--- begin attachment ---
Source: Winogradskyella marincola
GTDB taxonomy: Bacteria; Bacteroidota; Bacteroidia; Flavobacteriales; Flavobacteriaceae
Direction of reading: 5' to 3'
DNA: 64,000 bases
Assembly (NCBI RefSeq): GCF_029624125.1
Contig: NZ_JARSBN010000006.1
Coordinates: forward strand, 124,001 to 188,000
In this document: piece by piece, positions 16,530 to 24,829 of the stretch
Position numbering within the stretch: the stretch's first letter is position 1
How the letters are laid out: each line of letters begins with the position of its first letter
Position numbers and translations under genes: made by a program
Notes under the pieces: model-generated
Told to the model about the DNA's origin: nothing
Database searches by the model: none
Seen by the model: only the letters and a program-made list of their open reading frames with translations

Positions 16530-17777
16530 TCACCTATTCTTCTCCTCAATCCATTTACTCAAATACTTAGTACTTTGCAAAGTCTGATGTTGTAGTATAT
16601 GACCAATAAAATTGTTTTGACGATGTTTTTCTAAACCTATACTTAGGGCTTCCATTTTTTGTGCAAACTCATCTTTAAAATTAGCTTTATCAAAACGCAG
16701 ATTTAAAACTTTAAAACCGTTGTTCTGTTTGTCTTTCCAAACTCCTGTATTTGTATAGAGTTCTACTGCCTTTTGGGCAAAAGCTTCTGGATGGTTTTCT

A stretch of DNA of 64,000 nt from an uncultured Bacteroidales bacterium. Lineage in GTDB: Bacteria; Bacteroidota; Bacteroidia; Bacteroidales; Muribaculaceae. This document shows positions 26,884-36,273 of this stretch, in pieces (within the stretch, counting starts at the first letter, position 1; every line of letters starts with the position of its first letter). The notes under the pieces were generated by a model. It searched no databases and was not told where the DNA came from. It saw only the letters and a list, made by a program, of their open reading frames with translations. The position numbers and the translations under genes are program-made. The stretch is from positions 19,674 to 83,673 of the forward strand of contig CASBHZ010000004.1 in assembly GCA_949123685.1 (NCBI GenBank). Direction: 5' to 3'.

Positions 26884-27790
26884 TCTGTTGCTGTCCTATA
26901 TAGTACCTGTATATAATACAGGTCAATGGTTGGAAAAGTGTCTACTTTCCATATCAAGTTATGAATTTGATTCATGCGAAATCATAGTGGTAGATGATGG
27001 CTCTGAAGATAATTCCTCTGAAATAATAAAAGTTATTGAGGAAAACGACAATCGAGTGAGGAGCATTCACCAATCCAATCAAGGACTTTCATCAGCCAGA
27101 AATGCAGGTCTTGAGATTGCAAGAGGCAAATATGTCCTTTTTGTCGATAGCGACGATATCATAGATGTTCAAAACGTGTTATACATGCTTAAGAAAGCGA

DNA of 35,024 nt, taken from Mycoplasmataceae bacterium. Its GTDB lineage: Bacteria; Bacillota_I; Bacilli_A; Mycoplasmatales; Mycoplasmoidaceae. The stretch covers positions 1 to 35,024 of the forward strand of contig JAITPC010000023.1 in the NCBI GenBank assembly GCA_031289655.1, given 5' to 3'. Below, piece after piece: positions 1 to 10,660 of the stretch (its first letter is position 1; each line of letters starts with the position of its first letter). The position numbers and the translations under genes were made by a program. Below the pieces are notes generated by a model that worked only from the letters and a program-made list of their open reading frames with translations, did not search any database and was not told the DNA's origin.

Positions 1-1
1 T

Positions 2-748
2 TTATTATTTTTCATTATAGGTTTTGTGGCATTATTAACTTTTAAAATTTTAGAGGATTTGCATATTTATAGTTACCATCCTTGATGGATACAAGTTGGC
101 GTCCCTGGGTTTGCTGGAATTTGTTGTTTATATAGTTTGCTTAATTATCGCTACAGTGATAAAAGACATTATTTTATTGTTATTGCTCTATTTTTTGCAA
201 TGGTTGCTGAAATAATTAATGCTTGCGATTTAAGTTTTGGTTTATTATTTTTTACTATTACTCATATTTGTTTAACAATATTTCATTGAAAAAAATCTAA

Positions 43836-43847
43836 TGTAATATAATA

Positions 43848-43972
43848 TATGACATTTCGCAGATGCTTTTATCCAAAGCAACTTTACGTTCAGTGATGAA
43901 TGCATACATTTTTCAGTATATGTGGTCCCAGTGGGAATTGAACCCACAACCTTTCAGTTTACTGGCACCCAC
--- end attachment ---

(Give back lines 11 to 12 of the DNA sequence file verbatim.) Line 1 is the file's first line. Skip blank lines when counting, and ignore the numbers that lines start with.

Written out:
Position numbers and translations under genes: made by a program
Notes under the pieces: model-generated